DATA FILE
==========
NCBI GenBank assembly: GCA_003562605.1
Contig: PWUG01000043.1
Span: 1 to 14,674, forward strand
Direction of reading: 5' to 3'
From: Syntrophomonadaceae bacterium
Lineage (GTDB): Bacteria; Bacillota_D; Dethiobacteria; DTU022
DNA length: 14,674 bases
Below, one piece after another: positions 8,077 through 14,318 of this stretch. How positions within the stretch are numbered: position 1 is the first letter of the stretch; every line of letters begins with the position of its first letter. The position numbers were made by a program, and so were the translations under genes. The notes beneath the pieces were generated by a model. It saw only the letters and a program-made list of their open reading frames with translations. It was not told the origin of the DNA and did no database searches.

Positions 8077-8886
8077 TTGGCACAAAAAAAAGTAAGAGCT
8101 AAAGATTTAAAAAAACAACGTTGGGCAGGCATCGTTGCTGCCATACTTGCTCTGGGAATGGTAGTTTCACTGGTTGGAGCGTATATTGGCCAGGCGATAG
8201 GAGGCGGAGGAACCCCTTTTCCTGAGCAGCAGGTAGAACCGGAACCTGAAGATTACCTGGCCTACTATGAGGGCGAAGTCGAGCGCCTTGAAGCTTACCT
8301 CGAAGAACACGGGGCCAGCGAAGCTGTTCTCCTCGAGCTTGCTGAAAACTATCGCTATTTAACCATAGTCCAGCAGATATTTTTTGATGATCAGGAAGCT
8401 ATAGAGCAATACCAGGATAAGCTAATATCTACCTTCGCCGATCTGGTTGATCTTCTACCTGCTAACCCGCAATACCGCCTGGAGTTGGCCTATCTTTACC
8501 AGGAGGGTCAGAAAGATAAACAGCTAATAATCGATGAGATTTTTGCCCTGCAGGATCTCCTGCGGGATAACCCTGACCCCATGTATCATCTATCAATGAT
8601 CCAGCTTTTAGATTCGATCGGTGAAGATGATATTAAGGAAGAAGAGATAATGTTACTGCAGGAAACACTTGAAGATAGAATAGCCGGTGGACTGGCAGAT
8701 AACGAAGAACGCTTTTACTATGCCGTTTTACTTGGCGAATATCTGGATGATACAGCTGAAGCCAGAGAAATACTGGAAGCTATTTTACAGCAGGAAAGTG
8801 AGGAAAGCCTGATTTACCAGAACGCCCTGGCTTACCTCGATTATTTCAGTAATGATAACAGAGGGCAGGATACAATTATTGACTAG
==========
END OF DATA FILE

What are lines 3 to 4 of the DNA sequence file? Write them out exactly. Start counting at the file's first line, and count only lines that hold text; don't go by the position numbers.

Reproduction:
Span: 1 to 14,674, forward strand
Direction of reading: 5' to 3'